Opinion - 17/December/2018

Working together for economic and climate goals

Power and heavy industry companies leading decarbonisation efforts will benefit the climate and boost their own businesses, argues Marion Labatut from Eurelecric, a European electricity industry federation

Hand-in-hand the power sector and heavy industry sectors in Europe can decarbonise and become global business and climate leaders, says Marion Labatut from Eurelectric, a European electricity industry federation

 

The latest report from the Intergovernmental Panel on Climate Change warned we have just over a decade to limit global warming to 1.5°C. The Emissions Gap Report 2018, released by the United Nations Environment Programme (UNEP) in December, showed greenhouse gas emissions reached a record high of 53.5 gigatonnes of carbon dioxide (CO2) equivalent in 2017. To change this trajectory, we need to act at multiple levels and build cross-sector synergies. The European power sector is committed to leading this transformation. With the right regulation and access to the necessary data, we will achieve carbon-neutrality well before 2050 and enable other industries to clean up their emissions.

Our study “Decarbonisation Pathways” developed with the support of consultants McKinsey investigates deep decarbonisation and electrification scenarios for the EU economy. It establishes that full decarbonisation of the power sector by 2045 is technically doable and can be achieved at lower costs than ever before thanks to massive decreases in the price of renewables and storage technologies. It also concludes that to reduce EU emissions by 95%, electricity should represent 60% of final energy consumption, compared to 22% today.

On 27 November 2018, Eurelectric hosted an event in Brussels, Belgium aimed at accelerating clean energy investments. It brought together heads of European utilities and high-level officials from the European Commission, the EU executive body. CEOs including Pekka Lundmark from the Finnish energy company Fortum, Darius Maikštėnas from Lietuvos energija, a Lithuanian state-owned energy company, Pat O’Doherty from ESB, an Irish corporation, and John Cooper of FuelsEurope, representing the EU refining industry, addressed the industrial and economic opportunities from decarbonising.

 

 

They agreed that Europe can achieve its climate and industrial growth ambitions by leading the energy transition and promoting its models and solutions in wider fora. “If in Europe we are proactive and embrace new business models and ecosystems, we can export them,” said Maikštėnas. “It is essential for us to lead the change and to be pioneers.” There was also general agreement that this deep transformation needs to be enabled by technological developments and digitalisation. This requires Europe to have the right frameworks and regulations. Access to data is paramount both for enabling utilities to use networks in an intelligent manner and for developing services through which consumers can use energy in a smarter way.

Costs are a top priority for policy makers and consumers. Eurelectric’s study shows that with average annual investments of €89-111 billion in generation and storage, the power sector can become fully carbon-neutral by 2045. Moreover, it can enable the decarbonisation of other sectors by providing them with clean electricity. “This can be done with adequate market design and cross-sector synergies,” said Fortum’s Lundmark. Integrated planning and policy coherence across sectors, effective market-based mechanisms and robust carbon pricing can minimise the costs of decarbonisation. These are necessary to “set the ground for emissions reductions and push the market to adapt”, he added.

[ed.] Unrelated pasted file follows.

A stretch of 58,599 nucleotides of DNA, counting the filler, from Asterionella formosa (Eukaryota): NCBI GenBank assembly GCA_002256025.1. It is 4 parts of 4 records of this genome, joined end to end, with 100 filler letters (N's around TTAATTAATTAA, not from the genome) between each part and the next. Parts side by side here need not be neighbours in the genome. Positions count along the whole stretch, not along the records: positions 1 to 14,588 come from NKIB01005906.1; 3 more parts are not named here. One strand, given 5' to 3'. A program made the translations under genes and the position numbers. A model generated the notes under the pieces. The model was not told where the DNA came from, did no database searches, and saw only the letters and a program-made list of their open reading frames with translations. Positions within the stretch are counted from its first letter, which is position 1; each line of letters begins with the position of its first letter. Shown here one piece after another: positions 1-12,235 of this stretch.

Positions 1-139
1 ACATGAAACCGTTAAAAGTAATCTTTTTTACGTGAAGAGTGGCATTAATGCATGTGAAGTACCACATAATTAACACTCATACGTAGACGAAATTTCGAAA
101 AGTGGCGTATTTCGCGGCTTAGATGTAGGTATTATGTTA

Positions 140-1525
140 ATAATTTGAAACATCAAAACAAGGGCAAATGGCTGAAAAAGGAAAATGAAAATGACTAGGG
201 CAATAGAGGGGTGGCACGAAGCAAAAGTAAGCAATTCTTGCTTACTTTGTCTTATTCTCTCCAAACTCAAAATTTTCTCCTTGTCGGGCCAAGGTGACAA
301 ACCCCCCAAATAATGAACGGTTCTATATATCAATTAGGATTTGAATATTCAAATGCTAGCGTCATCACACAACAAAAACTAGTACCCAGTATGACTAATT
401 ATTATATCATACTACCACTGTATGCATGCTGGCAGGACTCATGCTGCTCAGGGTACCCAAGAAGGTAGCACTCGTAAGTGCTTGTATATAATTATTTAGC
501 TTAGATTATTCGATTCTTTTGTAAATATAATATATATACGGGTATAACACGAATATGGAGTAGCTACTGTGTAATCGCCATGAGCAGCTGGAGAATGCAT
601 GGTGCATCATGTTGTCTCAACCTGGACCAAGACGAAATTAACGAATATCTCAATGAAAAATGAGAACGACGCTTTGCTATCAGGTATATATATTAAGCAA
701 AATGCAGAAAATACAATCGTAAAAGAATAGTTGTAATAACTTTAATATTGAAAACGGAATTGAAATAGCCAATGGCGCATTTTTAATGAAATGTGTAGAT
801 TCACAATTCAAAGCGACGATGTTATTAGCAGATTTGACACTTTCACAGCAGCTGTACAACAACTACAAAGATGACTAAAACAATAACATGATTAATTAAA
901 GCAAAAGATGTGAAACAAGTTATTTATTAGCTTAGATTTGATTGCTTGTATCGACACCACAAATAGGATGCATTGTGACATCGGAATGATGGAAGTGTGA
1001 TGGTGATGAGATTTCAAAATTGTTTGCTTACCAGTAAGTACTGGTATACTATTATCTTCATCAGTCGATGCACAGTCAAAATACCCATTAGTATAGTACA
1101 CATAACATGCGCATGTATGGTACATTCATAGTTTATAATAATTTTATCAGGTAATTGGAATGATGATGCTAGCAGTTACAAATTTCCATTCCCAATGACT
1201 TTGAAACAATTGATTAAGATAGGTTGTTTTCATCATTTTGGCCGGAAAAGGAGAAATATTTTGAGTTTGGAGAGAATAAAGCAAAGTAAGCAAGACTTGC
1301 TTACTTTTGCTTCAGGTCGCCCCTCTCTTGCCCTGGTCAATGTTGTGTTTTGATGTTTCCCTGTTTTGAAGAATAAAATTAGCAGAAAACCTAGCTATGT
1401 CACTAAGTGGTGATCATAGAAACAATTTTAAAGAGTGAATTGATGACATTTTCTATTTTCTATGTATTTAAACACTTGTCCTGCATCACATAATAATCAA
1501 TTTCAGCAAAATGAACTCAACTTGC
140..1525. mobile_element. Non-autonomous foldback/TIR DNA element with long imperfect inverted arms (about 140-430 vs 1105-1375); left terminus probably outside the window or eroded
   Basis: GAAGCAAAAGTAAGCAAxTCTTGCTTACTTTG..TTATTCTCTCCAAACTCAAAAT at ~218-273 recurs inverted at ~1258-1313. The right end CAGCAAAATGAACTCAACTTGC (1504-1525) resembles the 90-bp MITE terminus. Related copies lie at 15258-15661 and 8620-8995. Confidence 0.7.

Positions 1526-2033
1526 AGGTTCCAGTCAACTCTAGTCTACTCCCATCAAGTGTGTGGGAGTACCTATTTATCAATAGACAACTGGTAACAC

Competitiveness is a key concern for energy intensive industries. Industrial sites need to invest heavily to change their processes, while being in a position to maintain an industrial base in Europe. “Sectors which were for a long time at odds need to work hand-in-hand to achieve decarbonisation,” said Cooper of Fuels Europe. Eurelectric’s study finds that synergies will emerge from parallel decarbonisation efforts. They will develop first thanks to direct electrification, but also through the deployment of electric fuels, such as hydrogen and power to gas, to decarbonise some industries. This would mean producing these fuels when renewable electricity is abundant and storing them in the existing gas infrastructure for future industrial use. This would bring additional seasonal flexibility and be one way in which sector coupling can add efficiency to the energy system.

Decarbonising our society also needs smarter and more resilient distribution grids, said O’Doherty of ESB. With over 80% of variable renewables connected at a distributed level by 2045, as set out by our study, and with the development of electric vehicles and active consumers, distribution system operators will be centre stage to accelerate electrification and enable the electricity system to be fully decarbonised.

For the power sector, Decarbonisation Pathways is more than a study. It is the expression of an unwavering commitment to fully decarbonise electricity and of the sector’s desire to show itself as a solution for carbon-intensive sectors. Clean electricity will be the backbone of a carbon-free European power system and lead the way to a decarbonised European society.

 


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